What Is the Definition of SEM?
SEM is short for “search engine marketing” and is a very often misunderstood yet crucial facet of online marketing. SEM is the tactic of promoting a website through various methods to rank the website higher in search results which includes SEO, PPC, paid inclusion and banner advertisement.
Fundamentally, SEM represents paid methods of advertising on websites, website networks and search engines.
Well then, should SEO be considered part of SEM?
It depends on how you look at it but yes, there is definitely reason to believe SEO is part of SEM. However, in the strictist sense SEO is NOT paid advertising on search engines. So, the argument can easily be made that SEO is exclusive and not inclusive. A very obvious example that SEO is part of SEM is paid inclusion in online directories like BOTW and Yahoo’s own Directory which have been infamous for years and years for the SEO advantage they offer for websites (though, not so much anymore) that have been accepted after having paid a nominal fee.
How SEO is not similar to SEM is simple: SEO includes any and all methodology to increase a website’s ranking, free or paid. SEM is limited to advertising directly through search engines and some directories and websites. SEO can include campaigns that involve no money being spent. While, on the other hand, SEM will never include any tactics that are free (unless you find and redeem a free Adwords coupon).
As most know, PPC (and impression-based advertising) represents the majority of the way search engines make money. More than 90% of revenue that Google generates comes from their PPC business. Signing up for and advertising using PPC can have some great results. (See more about PPC by going here). Google’s method for offering SEM to individuals and businesses is called Adwords. Microsoft/Bing and other search engines and even Facebook have their own versions that basically do the same thing.
So, How Does SEM Work?
As an example, let’s say we have a website dedicated to selling “red widgets”. After we sign up on Google’s Adwords we setup our campaigns, keywords and ads and start spending our budget for ads (again, want to learn more about PPC? Then click here). We can typically expect our ads to show for searches for keyword phrases like “red widgets” and “what kind of colors can you get in widgets?”. Our ads should also show on websites that take part in Google’s Adsense. So, a visitor could visit a website, blog or forum that has content related to “red widgets” and see a textual or banner ad pointing back to our “red widgets” website.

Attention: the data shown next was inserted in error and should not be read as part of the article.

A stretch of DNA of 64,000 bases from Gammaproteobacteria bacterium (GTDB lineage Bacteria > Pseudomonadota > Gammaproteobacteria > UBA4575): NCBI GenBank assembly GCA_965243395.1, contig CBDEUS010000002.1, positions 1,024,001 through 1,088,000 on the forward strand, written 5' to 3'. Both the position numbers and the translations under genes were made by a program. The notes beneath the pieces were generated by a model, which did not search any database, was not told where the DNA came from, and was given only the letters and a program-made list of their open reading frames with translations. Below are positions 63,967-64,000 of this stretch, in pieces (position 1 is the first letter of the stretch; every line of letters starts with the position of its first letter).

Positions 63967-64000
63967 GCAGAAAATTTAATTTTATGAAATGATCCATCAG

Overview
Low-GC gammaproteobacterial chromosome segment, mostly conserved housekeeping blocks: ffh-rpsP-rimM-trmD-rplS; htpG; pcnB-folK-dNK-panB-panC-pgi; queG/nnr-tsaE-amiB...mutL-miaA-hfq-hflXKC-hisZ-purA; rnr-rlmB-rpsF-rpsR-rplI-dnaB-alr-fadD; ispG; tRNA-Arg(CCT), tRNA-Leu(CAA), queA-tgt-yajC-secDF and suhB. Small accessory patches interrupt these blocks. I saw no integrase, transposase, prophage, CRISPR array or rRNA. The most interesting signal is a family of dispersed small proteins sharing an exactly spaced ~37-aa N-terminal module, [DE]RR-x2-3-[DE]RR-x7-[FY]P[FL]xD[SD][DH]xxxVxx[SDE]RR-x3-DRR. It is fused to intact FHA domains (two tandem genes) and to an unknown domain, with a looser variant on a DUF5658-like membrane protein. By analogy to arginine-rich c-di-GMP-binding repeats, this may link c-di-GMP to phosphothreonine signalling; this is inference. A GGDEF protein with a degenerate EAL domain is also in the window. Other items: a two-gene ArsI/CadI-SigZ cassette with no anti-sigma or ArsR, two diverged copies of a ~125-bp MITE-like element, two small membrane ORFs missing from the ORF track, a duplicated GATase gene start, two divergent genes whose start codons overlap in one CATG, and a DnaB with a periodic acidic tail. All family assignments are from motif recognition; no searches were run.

SEM is the art of showing as high as possible and as many times as possible in search results, while spending as little time and money as possible through search engines, directories and some specific types of websites. It’s possible to use SEM to show for results in several different places on the first page of search results. Using SEM effectively and efficiently can result in coming up on the first page and getting traffic from people searching for news, images, videos, on social networks, organically and via paid banner ads.
Is advertising on social networks considered part of SEM?
YES! Advertising on social sites like Facebook, LinkedIn, Twitter and YouTube is considered SEM because each of those sites is considered to have their own search engines. Believe it or not but as much as 30% of all searches are done on social networks. So, advertising on popular social networks should be considered an effective tactic and part of the ad spend for your company. Plus, Google uses markers from social networks to fill in it’s own search results. Performing a search in Google for “red widgets” could very well return News from Facebook and Videos from YouTube on the first page of results! Some would consider this to be SMM or Social Media Marketing but it’s just another name for SEM.
What are some Best Practices for SEM
Best practices for SEM are constantly evolving. Search engines routinely make tweaks to their algorithms and markets shift and change over time as does consumer habits and interest. SEM takes constant vigulance, research and analysis of data. One should have a good understand of Adwords for advertising on Google and lots of experience in how to tweak and optimize campaigns and their ads for greatest click through and exposure. Look for an article soon on SEM best practices that will cover this and a whole lot more.
Effective SEM results in targeted traffic to your website and often, lots of it. Optimizing your marketing spend and running effective ads in search engines can have some truly great results. Spending money on search engine marketing can help build your brand. Visitors to your website are everything so SEM is one of the most important forms of marketing for any business.
What’s your say? Got some experience in SEM that you’e like to share? Comment below!